Asterixis is a neurological disorder that causes a person to lose motor control of certain areas of the body. Muscles — often in the wrists and fingers, although it can happen in other areas of the body — can abruptly and intermittently become lax.

This loss of muscle control is also accompanied by irregular and involuntary jerking movements. For that reason, asterixis is sometimes called “flapping tremor.” Since certain liver diseases seem linked to asterixis, it’s sometimes called “liver flap” as well. The flapping is said to resemble a bird’s wings in flight.

According to research, these wrist-hand “tremors” or “flapping” motions are most likely to occur when the arms are outstretched and wrists are flexed. Asterixis on both sides of the body is far more common than unilateral (one-sided) asterixis.

The condition was first recognized nearly 80 years ago, but a lot still remains unknown about it. The disorder is thought to be caused by a malfunction in the part of the brain that controls muscle movement and posture.

Why that malfunction occurs isn’t entirely known. Researchers suspect there may be certain triggers, which include encephalopathies.

Encephalopathies are disorders that affect brain function. Symptoms include:

Some types of encephalopathy that can result in asterixis are:

  • Hepatic encephalopathy. Hepatic refers to the liver. The liver’s main function is to filter toxins from the body. But when the liver is impaired for any reason, it may not remove toxins efficiently. Consequently, they can build up in the blood and enter the brain, where they disrupt brain function.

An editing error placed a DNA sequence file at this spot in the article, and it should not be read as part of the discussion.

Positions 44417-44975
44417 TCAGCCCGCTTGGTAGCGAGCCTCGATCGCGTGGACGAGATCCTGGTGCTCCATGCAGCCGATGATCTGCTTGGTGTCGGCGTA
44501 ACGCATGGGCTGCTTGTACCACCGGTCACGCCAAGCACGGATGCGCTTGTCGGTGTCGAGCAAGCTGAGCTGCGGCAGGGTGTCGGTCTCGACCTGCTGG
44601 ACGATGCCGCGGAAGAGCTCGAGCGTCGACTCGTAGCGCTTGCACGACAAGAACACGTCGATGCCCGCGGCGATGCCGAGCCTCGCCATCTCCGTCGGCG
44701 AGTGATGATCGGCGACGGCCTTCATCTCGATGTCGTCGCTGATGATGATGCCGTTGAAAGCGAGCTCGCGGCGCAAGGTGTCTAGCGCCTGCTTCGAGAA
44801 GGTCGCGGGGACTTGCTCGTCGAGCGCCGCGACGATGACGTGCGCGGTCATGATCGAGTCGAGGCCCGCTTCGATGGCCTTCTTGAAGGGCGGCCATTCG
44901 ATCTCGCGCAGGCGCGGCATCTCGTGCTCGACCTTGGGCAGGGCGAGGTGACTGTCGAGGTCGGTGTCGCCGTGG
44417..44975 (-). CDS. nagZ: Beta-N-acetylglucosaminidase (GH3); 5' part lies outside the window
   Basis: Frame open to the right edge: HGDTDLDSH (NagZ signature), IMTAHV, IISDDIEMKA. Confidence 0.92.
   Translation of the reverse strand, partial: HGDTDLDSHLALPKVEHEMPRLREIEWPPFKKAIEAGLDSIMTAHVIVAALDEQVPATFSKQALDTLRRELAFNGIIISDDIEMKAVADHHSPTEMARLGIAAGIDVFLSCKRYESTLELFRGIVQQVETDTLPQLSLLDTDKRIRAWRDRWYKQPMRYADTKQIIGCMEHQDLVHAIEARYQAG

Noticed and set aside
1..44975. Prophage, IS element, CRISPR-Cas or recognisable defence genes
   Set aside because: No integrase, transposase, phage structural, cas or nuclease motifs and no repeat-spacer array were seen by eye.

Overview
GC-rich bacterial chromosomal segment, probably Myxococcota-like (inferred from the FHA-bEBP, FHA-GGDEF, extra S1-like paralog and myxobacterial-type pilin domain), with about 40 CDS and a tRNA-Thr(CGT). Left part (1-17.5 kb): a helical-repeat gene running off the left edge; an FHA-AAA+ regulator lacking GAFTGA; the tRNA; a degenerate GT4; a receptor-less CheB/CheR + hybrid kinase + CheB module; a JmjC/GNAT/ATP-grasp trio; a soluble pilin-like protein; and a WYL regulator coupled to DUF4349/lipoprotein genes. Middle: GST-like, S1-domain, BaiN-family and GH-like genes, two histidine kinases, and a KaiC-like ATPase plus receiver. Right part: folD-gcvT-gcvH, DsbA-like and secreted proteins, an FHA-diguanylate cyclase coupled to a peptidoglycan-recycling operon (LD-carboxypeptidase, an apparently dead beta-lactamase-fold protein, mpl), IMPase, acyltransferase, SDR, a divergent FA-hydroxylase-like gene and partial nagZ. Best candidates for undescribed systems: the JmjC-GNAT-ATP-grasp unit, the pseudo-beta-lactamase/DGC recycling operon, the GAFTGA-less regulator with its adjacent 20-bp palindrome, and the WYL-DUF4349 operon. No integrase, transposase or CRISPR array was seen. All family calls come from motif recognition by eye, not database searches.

• Metabolic encephalopathy. A complication of liver and kidney disease is metabolic encephalopathy. This occurs when too much or too little of certain vitamins or minerals, such as ammonia, cross the blood-brain barrier, causing neurological misfirings.
  • Drug encephalopathy. Certain medications, such as anticonvulsants (used to treat epilepsy) and barbiturates (used for sedation), can affect brain responses.
  • Cardiac encephalopathy. When the heart doesn’t pump enough oxygen throughout the body, the brain is affected.

Pretty much anything that affects brain function can lead to asterixis. This includes:

Stroke

A stroke occurs when blood flow to a part of the brain is restricted. This can happen because of a blood clot blocking an artery or because of a narrowing of the arteries due to things like smoking or high blood pressure.

Liver disease

Liver diseases that put you at high risk of asterixis include cirrhosis or hepatitis. Both these conditions can cause scarring of the liver. This makes it less efficient at filtering out toxins.

According to research, up to 45 percent of people with cirrhosis have hepatic (liver) encephalopathy, which puts them at greater risk for asterixis.

Kidney failure

Like the liver, the kidneys also remove toxic materials from the blood. If too many of these toxins are allowed to build up, they can alter brain function and lead to asterixis.

The kidneys and their ability to do their job can be damaged by conditions like:

  • diabetes
  • high blood pressure
  • lupus
  • certain genetic disorders

Wilson’s disease